° Martine calls Eric a dentist and he condescendingly corrects her by saying he's an "orthopedic specialist". I think they meant "orthodontic" though, because he has photos of bridgework on his wall and insists they both brush their teeth before having sex.

° Joelle's innocence was really magnified right before she lost her virginity. First, she has a swing in her room, and then she points to her bed and tells Hector, "That's a young girl's bed. Nothing's happened there yet."


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Saturday, December 5, 2020

Corporate Assets (1985)

Paul Verhoeven would love Corporate Assets. There is high drama, wide swings in tone, and a wilder final six-ish minutes than about any adult film I've ever seen.

Tish Ambrose stars as Jill, an employee of the Beutel company. Jill is in charge of a small group of women offered as prizes to top-performing employees and influential men in business and politics at the whim of Beutel bigwig J.W. Sieverson (R. Bolla). While Lisa's the madame, of sorts, she's also expected to be available to men, as dictated by J.W. The harem are jaded, only-out-for-number-one Morgana (Rachel Ashley), sweet, romantic Tanya (Amber Lynn), and brash newcomer Babette (Sheri St. Clair), whose inability to fall in line ultimately has her broken - mentally and physically - by Louis (Herschel Savage), J.W.'s strong-arm thug.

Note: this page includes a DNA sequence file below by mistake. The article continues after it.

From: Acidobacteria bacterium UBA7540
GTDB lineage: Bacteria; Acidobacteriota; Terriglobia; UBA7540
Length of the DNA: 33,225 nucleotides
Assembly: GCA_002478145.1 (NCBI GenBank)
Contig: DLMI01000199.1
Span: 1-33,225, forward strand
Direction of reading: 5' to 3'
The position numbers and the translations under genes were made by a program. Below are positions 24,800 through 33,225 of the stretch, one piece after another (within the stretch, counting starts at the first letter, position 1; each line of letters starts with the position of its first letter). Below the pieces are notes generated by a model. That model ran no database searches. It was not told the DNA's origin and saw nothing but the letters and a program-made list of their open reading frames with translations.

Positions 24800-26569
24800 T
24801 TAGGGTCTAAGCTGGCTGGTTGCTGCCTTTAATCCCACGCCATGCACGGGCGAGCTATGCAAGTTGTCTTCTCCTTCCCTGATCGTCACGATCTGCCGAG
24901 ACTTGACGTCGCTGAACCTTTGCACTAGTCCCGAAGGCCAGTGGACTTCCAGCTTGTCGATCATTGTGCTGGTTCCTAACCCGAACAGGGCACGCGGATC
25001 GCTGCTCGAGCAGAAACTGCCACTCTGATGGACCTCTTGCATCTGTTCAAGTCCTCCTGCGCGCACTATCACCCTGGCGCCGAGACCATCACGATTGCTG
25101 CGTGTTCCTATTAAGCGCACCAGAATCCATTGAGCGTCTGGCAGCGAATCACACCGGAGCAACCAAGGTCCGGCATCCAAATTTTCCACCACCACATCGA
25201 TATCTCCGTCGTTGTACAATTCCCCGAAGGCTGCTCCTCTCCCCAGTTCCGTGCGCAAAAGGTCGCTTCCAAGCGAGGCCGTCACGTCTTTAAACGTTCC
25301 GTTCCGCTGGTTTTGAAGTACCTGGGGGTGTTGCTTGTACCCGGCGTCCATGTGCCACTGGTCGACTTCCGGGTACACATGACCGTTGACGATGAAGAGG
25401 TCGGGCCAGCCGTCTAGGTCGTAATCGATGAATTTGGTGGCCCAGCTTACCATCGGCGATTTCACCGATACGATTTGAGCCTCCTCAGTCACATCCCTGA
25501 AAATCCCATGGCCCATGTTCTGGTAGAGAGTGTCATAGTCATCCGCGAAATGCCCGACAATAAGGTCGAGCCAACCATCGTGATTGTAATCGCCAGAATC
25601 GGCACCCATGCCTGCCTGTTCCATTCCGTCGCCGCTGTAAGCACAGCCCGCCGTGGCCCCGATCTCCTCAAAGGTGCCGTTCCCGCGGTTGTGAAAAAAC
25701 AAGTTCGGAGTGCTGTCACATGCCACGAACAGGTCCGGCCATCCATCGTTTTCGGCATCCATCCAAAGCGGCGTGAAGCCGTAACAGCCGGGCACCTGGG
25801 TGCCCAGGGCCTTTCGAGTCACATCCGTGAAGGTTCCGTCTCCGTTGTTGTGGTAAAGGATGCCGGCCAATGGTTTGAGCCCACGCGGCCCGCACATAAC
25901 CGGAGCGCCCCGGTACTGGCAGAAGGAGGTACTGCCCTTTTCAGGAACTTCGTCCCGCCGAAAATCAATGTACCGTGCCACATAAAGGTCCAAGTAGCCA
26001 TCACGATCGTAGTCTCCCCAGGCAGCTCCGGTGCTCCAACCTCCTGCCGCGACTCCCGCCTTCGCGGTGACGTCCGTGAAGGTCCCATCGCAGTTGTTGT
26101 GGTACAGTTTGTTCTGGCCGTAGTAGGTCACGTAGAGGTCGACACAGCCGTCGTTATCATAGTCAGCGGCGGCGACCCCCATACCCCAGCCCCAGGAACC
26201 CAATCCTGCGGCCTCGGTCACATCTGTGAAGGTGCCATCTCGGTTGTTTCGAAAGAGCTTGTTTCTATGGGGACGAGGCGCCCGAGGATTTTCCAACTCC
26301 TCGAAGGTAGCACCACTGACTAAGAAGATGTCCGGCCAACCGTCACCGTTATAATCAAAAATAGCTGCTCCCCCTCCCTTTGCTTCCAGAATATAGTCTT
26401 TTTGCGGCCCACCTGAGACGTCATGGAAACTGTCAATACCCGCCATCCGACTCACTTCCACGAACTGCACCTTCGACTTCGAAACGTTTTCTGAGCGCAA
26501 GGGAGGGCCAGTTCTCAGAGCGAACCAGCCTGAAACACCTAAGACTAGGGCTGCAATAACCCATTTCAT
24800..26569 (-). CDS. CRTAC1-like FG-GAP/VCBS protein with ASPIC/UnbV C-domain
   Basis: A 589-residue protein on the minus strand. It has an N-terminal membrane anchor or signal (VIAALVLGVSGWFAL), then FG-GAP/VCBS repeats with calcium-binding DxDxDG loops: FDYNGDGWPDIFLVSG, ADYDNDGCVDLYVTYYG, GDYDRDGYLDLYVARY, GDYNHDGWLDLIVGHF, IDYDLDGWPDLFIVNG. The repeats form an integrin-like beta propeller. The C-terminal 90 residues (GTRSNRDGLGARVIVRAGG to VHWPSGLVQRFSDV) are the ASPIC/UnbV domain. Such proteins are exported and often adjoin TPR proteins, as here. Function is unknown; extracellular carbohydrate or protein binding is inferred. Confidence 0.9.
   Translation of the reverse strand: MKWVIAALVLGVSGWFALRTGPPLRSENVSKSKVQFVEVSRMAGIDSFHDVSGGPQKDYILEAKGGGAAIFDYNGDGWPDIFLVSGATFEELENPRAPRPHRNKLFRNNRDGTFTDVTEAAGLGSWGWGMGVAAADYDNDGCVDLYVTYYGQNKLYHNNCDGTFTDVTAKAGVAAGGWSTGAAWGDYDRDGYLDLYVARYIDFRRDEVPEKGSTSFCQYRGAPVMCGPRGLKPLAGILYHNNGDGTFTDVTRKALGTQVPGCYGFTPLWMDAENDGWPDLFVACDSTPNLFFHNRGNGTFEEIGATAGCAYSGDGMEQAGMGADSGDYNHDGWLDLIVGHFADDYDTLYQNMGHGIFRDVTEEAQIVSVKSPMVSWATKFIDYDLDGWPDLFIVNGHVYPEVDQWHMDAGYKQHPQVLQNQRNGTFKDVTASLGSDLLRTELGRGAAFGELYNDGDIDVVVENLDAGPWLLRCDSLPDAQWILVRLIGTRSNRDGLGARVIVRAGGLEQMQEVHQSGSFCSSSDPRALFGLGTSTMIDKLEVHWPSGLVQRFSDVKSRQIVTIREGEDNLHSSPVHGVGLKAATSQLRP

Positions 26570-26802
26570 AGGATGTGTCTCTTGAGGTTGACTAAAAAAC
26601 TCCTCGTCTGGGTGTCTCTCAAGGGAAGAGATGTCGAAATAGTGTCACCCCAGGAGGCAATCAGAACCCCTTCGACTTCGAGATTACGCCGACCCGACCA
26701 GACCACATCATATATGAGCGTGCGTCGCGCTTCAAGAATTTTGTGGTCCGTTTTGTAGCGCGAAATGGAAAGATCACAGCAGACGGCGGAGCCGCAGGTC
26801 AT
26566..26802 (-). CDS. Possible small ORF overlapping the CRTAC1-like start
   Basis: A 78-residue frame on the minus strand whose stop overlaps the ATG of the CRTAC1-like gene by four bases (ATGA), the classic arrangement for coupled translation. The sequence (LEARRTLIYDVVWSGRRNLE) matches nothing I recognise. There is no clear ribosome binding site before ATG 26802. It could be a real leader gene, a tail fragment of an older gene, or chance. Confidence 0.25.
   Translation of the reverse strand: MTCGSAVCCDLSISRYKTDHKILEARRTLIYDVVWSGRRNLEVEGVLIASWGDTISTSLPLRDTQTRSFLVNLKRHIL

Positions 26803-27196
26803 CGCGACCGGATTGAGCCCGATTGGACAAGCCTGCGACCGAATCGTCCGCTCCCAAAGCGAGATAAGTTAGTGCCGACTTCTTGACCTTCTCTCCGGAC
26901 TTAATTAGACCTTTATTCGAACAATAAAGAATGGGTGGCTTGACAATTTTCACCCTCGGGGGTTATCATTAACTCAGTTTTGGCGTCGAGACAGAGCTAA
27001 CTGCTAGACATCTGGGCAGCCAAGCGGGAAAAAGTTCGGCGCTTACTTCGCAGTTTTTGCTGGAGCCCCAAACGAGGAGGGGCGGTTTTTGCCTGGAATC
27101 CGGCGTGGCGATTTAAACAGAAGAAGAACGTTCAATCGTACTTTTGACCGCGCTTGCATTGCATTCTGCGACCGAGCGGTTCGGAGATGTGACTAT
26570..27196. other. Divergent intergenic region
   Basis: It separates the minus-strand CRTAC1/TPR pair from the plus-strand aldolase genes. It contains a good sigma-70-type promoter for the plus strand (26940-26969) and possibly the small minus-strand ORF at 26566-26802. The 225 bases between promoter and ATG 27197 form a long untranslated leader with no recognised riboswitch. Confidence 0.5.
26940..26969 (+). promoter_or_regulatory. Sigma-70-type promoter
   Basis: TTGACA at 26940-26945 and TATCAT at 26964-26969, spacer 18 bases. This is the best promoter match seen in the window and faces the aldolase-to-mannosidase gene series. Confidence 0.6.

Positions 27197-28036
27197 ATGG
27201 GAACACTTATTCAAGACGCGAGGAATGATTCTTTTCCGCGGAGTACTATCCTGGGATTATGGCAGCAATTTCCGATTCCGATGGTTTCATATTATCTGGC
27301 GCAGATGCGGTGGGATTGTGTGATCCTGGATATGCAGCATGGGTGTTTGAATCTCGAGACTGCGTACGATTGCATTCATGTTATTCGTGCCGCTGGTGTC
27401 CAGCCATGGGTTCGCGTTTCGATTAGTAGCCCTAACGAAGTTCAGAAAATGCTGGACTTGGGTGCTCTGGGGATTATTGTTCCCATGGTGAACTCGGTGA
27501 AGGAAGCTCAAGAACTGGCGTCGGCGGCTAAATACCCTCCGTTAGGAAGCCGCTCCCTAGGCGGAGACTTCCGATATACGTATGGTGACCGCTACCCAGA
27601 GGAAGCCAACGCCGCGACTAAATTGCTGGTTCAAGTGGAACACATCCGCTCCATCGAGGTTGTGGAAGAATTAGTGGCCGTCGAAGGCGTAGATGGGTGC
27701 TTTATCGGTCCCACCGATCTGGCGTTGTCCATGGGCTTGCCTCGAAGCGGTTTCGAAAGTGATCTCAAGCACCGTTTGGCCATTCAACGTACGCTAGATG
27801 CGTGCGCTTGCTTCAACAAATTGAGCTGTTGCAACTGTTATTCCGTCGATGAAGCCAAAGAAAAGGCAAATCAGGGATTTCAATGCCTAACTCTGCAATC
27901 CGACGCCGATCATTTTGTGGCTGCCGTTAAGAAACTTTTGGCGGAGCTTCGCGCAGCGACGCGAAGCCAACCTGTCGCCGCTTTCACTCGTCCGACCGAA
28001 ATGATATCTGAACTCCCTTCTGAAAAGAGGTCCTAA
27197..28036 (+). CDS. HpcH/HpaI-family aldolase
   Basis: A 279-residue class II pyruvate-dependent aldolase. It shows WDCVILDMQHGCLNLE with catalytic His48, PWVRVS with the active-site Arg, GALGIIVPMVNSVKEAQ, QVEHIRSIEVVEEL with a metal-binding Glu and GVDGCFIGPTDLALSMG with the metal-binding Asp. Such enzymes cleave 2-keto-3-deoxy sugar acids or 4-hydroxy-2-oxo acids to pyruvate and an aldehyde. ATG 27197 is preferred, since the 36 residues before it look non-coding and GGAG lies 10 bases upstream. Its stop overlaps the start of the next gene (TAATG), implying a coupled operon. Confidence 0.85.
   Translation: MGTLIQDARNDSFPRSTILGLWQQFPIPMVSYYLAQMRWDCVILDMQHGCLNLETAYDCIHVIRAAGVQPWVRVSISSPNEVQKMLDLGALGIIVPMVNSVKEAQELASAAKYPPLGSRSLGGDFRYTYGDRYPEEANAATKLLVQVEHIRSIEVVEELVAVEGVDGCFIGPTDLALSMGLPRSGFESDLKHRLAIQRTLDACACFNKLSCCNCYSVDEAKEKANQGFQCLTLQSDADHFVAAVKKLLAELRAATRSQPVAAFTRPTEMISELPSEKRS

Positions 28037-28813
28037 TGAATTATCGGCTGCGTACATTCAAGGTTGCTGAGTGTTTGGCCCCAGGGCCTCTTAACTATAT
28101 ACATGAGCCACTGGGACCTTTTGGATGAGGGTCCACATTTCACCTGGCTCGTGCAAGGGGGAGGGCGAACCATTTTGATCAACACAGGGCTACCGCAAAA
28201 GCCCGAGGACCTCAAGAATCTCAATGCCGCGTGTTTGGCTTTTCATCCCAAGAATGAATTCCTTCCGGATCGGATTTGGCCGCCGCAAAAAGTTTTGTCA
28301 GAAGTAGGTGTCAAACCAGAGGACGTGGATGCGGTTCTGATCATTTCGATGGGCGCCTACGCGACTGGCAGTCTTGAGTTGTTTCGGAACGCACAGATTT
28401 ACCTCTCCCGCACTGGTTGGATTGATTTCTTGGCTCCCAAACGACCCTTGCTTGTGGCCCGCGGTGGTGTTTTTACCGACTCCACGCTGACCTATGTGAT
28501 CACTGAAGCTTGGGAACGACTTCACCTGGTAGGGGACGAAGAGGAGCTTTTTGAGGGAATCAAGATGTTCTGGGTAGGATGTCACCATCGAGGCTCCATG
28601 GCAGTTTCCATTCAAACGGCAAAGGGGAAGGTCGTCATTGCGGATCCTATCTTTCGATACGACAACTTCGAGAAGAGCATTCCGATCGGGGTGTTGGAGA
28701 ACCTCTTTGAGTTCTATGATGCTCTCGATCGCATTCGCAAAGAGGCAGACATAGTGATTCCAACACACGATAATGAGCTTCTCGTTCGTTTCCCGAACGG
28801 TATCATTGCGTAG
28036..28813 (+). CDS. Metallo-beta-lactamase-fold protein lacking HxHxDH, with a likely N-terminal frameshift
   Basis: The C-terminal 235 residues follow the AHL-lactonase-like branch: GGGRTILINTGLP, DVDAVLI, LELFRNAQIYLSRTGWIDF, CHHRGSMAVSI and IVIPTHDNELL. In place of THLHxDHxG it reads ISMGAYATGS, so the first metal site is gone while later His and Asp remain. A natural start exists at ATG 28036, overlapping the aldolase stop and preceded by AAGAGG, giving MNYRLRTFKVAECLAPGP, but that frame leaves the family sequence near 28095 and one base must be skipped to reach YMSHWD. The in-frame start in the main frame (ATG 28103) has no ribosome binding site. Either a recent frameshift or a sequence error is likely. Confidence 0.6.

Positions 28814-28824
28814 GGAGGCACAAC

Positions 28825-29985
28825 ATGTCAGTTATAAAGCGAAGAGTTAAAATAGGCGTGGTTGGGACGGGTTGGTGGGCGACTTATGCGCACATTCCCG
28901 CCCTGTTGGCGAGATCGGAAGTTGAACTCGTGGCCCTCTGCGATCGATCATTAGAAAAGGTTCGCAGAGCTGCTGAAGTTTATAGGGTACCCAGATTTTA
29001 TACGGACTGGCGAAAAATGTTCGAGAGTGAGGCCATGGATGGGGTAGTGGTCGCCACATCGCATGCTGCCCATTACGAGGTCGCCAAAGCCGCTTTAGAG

For 12 years, Jill has had a penpal relationship with Winston (Eric Edwards), who was a POW in Vietnam alongside Lisa's brother, who was killed trying to escape. After the war, Winston wrote Jill to tell her what happened to her brother, and over the years, through their letters, they fell in love. With the urging of his "ol' country shrink" (Nick Random in a non-sex role), Winston travels to Los Angeles to meet Jill at long last, in an effort to get him past the visions of war that have plagued him.

We're given a glimpse of his recurring nightmare, which is revealed - during an argument with Jill, later - to be way darker than it initially seemed.

Jill never told Winston what she did for a living, so things are complicated when he shows up at Beutel asking after her. She's ready to move on from her role as madame and make a life with Winston, but J.W. is unwilling to let her out from under his thumb and has Louis keep tabs on her.

The cast is really great. R. Bolla plays J.W. with a cold ruthlessness. While he seems to express a degree of humanity, expressing admiration and affection for Jill during a poolside scene, his later actions left me wondering if he was genuine, or whether it was just the manipulation and gaslighting employed by an abuser....